Low Dose Effects and Timing of Exposures

At a Glance

For many years it was believed that the harmful effects of all toxic chemicals increased with an increasing dose or exposure, and that there was a low threshold dose below which there was no harmful effect. It was also assumed that both adults and children responded similarly to toxic exposures. Scientific evidence now shows that some chemicals, especially endocrine disrupting compounds, can exert negative effects at extremely low levels of exposure, sometimes with more serious or different effects than at higher doses. The timing, duration and pattern of exposure are just as important as the dose. While it’s good to limit exposure to toxic chemicals and radiation at every stage of life, it is even more important during critical periods, including gestation, childhood and pregnancy.

Low Dose Effects

Except in cases of accidental or occupational exposures, most exposures to chemicals are at “very low doses.” Most chemical safety studies look at the toxic effects of higher doses of chemicals and then assume decreasing toxicity with lower doses. Yet substances that disrupt the body’s own hormones — known as endocrine-disrupting compounds (EDCs)—can exert important biological effects at low doses – including those at which they are found in the everyday environment. These effects are often qualitatively different from those found in traditional toxicology experiments. Low-dose effects are especially likely in developing tissues, during the formative periods when even minuscule levels of naturally occurring hormones determine the normal course of development.[1] EDC effects are often strongest at low doses at developmental stages when the complex hormonal regulation has not yet been established.[2]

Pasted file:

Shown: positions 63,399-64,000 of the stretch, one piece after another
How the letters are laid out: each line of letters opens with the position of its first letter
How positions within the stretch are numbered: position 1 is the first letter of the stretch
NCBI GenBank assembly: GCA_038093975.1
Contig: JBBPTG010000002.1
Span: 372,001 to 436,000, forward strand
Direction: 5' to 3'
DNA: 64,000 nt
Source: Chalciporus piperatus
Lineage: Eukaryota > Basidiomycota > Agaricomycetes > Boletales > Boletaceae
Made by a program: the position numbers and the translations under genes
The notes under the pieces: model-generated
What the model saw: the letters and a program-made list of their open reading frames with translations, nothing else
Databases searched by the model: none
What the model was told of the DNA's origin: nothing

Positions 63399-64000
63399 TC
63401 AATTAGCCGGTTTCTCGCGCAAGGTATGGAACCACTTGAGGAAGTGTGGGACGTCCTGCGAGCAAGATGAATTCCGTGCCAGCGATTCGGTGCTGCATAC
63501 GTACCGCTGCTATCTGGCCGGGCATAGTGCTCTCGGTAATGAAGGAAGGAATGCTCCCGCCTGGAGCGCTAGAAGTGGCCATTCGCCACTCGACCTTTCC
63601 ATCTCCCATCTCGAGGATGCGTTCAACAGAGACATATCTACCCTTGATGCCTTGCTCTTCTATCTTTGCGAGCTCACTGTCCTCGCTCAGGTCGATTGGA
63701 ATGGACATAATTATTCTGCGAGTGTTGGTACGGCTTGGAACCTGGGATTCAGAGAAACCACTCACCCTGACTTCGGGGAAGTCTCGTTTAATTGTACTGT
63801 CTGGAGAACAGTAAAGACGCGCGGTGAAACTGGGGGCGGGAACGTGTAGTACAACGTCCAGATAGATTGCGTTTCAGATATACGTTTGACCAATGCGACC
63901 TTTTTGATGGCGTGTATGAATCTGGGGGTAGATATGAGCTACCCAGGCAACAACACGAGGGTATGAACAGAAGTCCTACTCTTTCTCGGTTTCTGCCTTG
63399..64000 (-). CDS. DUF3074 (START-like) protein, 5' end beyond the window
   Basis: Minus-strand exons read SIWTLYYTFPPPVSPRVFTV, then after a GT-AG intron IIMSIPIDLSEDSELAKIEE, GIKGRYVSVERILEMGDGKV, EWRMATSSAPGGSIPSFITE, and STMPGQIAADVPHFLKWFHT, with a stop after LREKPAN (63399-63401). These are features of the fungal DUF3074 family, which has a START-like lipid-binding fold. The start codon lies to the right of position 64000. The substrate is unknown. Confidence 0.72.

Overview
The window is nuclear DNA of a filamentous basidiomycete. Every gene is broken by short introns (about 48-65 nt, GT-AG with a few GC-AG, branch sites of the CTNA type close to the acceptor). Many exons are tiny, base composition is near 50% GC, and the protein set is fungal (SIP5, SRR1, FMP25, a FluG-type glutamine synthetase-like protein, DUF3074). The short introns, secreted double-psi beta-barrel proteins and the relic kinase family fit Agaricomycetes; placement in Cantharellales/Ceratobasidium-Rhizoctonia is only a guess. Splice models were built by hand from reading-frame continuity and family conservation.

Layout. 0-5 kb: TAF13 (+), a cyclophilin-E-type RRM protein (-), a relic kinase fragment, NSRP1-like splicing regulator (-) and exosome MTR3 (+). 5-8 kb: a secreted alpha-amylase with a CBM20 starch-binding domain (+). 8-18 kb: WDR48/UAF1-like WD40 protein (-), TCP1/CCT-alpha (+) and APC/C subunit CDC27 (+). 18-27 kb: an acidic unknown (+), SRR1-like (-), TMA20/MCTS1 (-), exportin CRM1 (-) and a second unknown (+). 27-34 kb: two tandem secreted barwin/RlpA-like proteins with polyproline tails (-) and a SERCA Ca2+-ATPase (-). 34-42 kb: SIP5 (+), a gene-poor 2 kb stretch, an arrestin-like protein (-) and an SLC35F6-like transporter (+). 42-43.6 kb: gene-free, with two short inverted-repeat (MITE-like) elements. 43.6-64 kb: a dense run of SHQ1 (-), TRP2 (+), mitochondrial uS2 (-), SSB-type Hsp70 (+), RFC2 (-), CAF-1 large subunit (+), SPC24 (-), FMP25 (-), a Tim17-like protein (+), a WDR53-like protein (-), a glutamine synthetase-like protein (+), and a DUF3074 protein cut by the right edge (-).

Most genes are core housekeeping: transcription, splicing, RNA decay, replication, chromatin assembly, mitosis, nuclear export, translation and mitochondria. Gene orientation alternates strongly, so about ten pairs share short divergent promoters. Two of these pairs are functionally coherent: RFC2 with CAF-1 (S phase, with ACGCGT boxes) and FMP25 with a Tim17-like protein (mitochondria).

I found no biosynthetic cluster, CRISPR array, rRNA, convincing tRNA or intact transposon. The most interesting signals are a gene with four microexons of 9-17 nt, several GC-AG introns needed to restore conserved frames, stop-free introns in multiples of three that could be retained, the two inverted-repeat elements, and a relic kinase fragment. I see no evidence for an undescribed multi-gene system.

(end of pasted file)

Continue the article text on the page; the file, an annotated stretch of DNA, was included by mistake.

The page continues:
Prenatal Exposures

A significant and growing body of research shows that pregnant women’s exposure to chemicals—particularly endocrine-disrupting compounds—can increase their children’s risk for breast and other cancers later in life. During fetal development, hormones orchestrate the development of the reproductive and endocrine systems. These systems include breast tissue structure, hormone metabolism and other important factors in breast development.

Prenatal exposures that have been linked to later life breast cancer include diethylstilbestrol (DES), polycyclic aromatic hydrocarbons (PAHs) and bisphenol A (BPA).

Childhood and Adolescence

Today, girls are entering puberty earlier than a generation ago. Data shows that girls get their first periods today, on average, a few months earlier than girls did 40 years ago, and they develop breasts one to two years earlier.[3] This trend may be due to exposures to endocrine-disrupting compounds such as BPA and phthalates[4],[5] before puberty, when the reproductive system, including breast tissue, is extremely sensitive to low levels of estrogens.[6] The younger girls are when they enter puberty, the greater their risk of breast cancer later in life.

Evidence suggests that breast development is sensitive to other exposures, with the strongest evidence for the now-banned pesticide DDT and ionizing radiation from the nuclear bombs in Japan, the accident in Chernobyl and medical radiation treatments.

Pregnancy and Lactation